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Alfie's delayed school start

Photo: Read Alfie's story

Alfie, who is profoundly deaf, was a late summer baby which meant when he started school he’d be a year younger than many of his classmates and likely to struggle. So parents, Melissa and Mark applied to delay him starting school by a year…

Alfie had been diagnosed as profoundly deaf at four weeks old and fitted with hearing aids at six weeks, though they didn’t help him. He was 10 months before he got his first cochlear implant and it was switched on a month later which meant in his first year Alfie heard almost no sound.

“He’d be only three when he started school!”

“To start school and be a year younger, plus having missed out on a year’s language development would effectively put Alfie two years behind the other children,” says Melissa. “He’d been to pre-school for just seven months, he still had a two-and-a-half hour nap in the afternoons. In fact, his birthday was late August, which meant he’d be only three when he started school!”

Mark always thought of Alfie as seeming much less mature than the other children starting school at the same time. “He tended to play with younger children,” says Melissa. “He was still into nursery rhymes. We had piles of books we’d read to his older brother Toby when he was little, but Alfie didn’t have the language and the comprehension. There was no way he was ready for school.”

Melissa and Mark were worried and talked to their Teacher of the Deaf and she came back with some information – it was possible to delay starting school for a year. The couple asked the head teacher about it. He said that legally children didn’t have to start school until they were five but he insisted that if Alfie deferred a year, he’d have to somehow make up the lost time. He suggested one way was to leapfrog straight to Year 1 rather than starting in reception.

“That was ridiculous,” says Melissa. “Alfie would be worse off because he’d have missed out on a year’s schooling.”

Then the school came up with an alternative suggestion – going part-time for the first term. But that was no solution. “He’d miss out on half the classroom time plus it was really important that he fit in with his other classmates, especially being deaf. If he was only there part-time, he’d feel left out,” says Melissa.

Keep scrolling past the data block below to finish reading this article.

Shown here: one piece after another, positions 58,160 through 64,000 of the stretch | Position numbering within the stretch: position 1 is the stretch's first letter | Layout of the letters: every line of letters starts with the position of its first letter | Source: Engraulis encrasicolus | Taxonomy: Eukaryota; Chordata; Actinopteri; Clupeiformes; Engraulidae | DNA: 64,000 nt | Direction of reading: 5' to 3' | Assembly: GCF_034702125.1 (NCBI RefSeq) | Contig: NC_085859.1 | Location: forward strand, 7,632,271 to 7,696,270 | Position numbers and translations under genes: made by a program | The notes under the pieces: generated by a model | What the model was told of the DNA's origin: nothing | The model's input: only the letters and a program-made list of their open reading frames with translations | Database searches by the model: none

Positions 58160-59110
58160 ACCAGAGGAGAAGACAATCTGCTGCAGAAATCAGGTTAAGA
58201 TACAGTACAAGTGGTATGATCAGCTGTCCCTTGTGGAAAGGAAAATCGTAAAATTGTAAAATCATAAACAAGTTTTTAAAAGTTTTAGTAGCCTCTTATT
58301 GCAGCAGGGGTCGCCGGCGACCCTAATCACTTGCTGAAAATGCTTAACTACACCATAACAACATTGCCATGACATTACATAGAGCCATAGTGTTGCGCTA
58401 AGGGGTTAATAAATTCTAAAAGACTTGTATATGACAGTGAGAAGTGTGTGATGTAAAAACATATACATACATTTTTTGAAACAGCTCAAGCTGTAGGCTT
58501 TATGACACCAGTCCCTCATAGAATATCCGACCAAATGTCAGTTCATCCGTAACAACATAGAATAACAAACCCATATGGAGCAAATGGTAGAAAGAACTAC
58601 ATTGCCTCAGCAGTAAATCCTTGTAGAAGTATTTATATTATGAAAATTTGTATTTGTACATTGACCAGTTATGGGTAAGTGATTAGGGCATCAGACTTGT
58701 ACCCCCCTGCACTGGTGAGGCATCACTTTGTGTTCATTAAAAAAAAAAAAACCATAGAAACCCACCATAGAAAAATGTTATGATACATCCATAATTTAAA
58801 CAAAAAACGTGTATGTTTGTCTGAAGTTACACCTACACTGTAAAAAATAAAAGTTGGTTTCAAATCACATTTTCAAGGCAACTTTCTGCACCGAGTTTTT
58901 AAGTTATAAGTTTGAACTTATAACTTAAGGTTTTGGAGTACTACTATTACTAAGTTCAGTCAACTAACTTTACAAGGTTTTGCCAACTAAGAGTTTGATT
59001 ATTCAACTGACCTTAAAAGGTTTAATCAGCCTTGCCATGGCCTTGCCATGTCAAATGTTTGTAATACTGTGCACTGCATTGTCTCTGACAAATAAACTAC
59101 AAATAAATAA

“We hated the term ‘low-flyer’ but it was the best way forward for him.”

The couple were resigned to Alfie starting school that year, but then their Teacher of the Deaf found out from the council’s school admissions department that Alfie could defer school for a year and have ‘low-flyer’ status. Being a ‘low-flyer’ means a child can be kept back a year and not have to make that time up by skipping a year to remain with the same peer group.

“It meant he’d never have to make up the time he’d lost out on,” says Melissa. “We hated the term ‘low-flyer’ but it was the best way forward for him, so we went for it.”

To get the status, they had to write to the admissions department stating what benefits Alfie would gain by holding back for a year. The couple wrote that if Alfie started school in the year he was meant to he’d only be three and wouldn’t have the stamina. They’d read a National Deaf Children’s Society article explaining how the extra effort to listen all day was tiring for deaf children, so this would make matters even worse at his young age.

The school agreed to it and their Teacher of the Deaf wrote to the admissions department showing her support for the couple’s decision, which is one of the requirements for low-flyer status. They’ve never looked back.

“It was an easy decision,” says Melissa. “The extra year at home paid off brilliantly. Instead of school, Alfie had five mornings a week of pre-school where they had a fantastic leader who taught phonics to them. When Alfie started school he hit the ground running; he was equal with the other children. If he’d started the previous year he’d have struggled and wouldn’t have had the same confidence or social skills. He loves the fact that he’s the oldest!”

Now aged nine, Alfie’s grades are on a par with his classmates. He’s a little behind on the regular language tests the Teacher of the Deaf carries out, but the gap is closing. And he likes reading books to his younger brother Casper (2).

“It affects Alfie’s whole life, his future, for the better.”

“So many parents don’t know about deferring a year or of low-flyer status. But you hear about summer babies not getting as good results as other children, and that’s without the added challenge of being deaf,” says Melissa. “The ironic thing is had Alfie been born just 12 hours later than he was (and in fact he was a week early), he’d have started the following year anyway!”

“It was a big decision to make but an easy one,” says Mark. “It was the right thing to do. It affects Alfie’s whole life, his future, for the better.”